The Perito Moreno National Park is located in the central west of the province of Santa Cruz in Rio Chico district 220 km northwest of the town of Gobernador Gregores. It has an area of 126,830 hectares belonging to the Patagonian steppe and the Patagonian forests ecoregions
The Perito Moreno glacier is a thick mass of ice located in the Department Lago Argentino of the province of Santa Cruz, in the southwest of Argentina, in the region of Patagonia.
This glacier originates from the Southern Patagonian ice field. In its descent, it reaches the southern branch of Lake Argentino, with a front of 5 km long, surfacing on the water with a height of 60 m.
Thanks to its steady advance, dam waters Rico arm of the lake, which creates a gap with the rest of the lake up to 30 m. Under pressure of this liquid mass leaks occur in the ice that create a tunnel with a vault of more than 50 m which eventually collapses, in a rare natural spectacle, easily presenciable by tourists, making it the most attractive Los Glaciares National Park, which integrates.
Its name honors Francisco Moreno, director of the Museum of Scientific Society Argentina and active explorer of the southern part of that country.
It is located opposite the Magallanes peninsula, south of the National Park, about 80 km from the village El Calafate, as far as can be reached by plane from the Comandante Armando Tola International Airport or via Terrestra by the Provincial Route 11. El Calafate is 320 km northwest of the provincial capital, Rio Gallegos. Located in an area surrounded by forests and mountains, it lies within the Los Glaciares National Park, recognized as such in 1937 in the province of Santa Cruz in southern Argentina. This park of 724 000 ha, has a total of 356 glaciers.
This glacier is one of several Patagonian glaciers that accrues.Any of the three scenarios established: decrease, accretion, and balance still debated by glaciólogos.1 2 advancing front of the glacier is 5 km (3 mi) wide, with an average height of 74 meters (240 feet ) over Lake Argentino. The total depth of the ice is 170 meters (558 feet).
Recommendations to visit the National Park
• Navigation is prohibited in all aquatic environments Perito Moreno National Park, and in all its forms.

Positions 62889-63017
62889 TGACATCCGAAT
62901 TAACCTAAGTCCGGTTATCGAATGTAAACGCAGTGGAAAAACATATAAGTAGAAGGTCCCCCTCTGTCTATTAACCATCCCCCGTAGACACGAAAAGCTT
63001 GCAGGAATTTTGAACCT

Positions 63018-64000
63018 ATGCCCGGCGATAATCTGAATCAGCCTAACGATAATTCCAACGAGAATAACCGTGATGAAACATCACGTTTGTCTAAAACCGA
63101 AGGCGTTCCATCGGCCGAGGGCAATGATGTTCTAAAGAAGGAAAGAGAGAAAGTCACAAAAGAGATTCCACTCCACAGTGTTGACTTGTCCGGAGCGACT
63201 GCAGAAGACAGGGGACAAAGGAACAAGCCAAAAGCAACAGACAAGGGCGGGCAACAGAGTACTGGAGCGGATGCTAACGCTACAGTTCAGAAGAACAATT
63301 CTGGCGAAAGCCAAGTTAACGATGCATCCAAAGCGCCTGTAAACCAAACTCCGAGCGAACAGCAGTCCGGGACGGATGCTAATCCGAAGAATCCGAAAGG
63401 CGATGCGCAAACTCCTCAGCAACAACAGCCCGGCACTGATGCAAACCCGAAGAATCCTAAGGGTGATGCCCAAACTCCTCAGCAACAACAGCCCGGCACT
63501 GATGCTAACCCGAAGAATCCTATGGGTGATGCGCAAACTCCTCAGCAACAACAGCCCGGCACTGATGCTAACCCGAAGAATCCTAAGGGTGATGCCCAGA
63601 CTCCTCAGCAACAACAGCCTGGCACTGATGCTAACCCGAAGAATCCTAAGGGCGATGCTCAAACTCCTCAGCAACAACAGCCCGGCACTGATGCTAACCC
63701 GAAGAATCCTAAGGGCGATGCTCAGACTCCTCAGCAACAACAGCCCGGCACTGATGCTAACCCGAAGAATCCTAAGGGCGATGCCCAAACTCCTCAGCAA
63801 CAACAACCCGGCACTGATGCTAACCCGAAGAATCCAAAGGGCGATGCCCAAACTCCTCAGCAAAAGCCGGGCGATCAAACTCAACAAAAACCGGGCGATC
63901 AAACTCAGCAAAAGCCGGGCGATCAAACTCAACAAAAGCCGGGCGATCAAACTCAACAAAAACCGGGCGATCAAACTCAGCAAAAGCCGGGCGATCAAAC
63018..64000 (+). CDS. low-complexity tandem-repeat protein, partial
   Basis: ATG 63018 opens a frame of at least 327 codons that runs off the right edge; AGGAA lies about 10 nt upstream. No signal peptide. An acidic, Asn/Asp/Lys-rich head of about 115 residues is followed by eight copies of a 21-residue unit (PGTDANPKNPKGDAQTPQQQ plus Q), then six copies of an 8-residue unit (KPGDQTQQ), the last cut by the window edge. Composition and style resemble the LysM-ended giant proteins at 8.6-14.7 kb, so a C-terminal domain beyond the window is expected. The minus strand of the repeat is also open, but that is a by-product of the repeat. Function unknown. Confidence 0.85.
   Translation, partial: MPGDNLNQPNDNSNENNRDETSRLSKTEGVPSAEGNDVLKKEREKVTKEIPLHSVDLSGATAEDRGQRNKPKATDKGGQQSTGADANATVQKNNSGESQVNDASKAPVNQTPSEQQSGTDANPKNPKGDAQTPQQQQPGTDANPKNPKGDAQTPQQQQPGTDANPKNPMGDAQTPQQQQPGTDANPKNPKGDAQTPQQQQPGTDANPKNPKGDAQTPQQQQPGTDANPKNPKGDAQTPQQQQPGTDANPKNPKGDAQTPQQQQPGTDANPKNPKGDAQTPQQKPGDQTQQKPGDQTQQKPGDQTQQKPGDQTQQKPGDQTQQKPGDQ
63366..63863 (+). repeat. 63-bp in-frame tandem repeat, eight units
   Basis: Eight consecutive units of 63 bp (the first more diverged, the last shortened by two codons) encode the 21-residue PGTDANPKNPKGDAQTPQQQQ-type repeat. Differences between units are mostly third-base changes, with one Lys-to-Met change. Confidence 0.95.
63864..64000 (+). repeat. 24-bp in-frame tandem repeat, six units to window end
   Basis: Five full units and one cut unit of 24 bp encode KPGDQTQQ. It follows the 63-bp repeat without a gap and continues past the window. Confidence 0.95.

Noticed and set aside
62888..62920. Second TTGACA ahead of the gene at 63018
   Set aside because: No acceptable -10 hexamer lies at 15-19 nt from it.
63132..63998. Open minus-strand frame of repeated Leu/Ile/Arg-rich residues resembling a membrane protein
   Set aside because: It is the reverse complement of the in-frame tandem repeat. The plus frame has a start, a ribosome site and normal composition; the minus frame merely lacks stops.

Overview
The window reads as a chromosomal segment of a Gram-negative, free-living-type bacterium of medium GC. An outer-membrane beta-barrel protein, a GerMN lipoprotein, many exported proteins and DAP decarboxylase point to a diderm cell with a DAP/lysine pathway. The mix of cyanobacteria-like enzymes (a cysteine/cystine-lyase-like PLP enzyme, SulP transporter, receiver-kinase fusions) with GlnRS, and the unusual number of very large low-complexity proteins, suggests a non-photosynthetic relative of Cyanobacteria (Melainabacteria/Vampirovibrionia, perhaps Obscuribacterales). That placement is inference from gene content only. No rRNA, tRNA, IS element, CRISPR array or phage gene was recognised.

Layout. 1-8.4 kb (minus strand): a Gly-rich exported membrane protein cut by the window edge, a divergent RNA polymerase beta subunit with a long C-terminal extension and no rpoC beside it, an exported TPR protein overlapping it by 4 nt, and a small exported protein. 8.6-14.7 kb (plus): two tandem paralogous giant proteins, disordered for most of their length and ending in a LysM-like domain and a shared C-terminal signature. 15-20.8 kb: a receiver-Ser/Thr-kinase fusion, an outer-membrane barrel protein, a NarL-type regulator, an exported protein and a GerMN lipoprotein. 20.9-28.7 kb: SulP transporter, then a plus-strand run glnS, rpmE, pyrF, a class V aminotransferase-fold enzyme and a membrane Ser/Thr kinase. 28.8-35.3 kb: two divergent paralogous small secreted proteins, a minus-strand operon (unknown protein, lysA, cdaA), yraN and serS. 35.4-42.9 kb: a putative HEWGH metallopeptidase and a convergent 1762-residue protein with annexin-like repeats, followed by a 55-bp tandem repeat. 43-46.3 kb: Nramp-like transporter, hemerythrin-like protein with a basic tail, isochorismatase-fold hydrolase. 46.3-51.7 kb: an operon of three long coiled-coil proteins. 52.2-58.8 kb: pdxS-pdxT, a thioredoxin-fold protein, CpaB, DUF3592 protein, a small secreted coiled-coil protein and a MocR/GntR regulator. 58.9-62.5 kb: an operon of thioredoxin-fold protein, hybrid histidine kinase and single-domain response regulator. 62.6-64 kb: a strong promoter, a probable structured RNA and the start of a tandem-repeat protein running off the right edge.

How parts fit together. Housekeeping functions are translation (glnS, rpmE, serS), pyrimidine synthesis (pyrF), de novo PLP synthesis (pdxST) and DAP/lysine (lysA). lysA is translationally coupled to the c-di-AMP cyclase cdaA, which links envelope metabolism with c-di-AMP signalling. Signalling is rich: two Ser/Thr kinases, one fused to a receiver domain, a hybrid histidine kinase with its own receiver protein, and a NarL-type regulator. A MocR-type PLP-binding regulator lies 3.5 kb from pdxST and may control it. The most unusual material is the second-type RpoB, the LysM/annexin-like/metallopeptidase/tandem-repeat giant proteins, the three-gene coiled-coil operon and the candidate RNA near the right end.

• income with pets are not allowed.
• It is forbidden to make fire in the whole area of the park.
• hunting and fishing throughout the protected area is allowed.
• Do not leave traces of their stay in the place. Remove all waste generated during his visit, outside the National Park.
• Schedule your activities according to your physical condition.
• You should take as much food as an additional fuel drum and two spare tires.
How glaciers form?
Glaciers form in places where the amount of snow that accumulates is greater than the amount of snow that melts over the years. For this to happen, you have to give a specific combination of topographic and climatic factors that allow the snow to survive for long periods of time. In general this combination of factors is met in polar regions and / or mountainous areas where low temperatures prevail and where there are not enough to completely miss during the summer rainfall. At local level and especially in mountainous areas, relief and aspect of the slopes is also important as it can lead to the formation of glaciers in cold and dark places protected from solar radiation or places where normally accumulate pending wind or greater amount of snow after storm.
Over time, the weight of accumulated snow is compacted snow from previous years which gradually transforms into a dense mass of snow and granular texture (firn, firn or névé) to reach the state of glacier ice.
This process of densification of snow to become glacial ice can last a few years or decades, depending on the environmental conditions of each site, but usually occurs in the top of the glacier, in the so-called accumulation zone. Once the ice reaches a certain thickness (about 30-50 m) in the accumulation zone, the pressure of its own weight causes deformed and slowly begin to flow to the bottom or ablation zone of the glacier. In the ablation zone the glacier loses mass by melting and evaporation of snow and ice, and by detachments of icebergs (“calving”) if the glacier front ends in a lake or sea.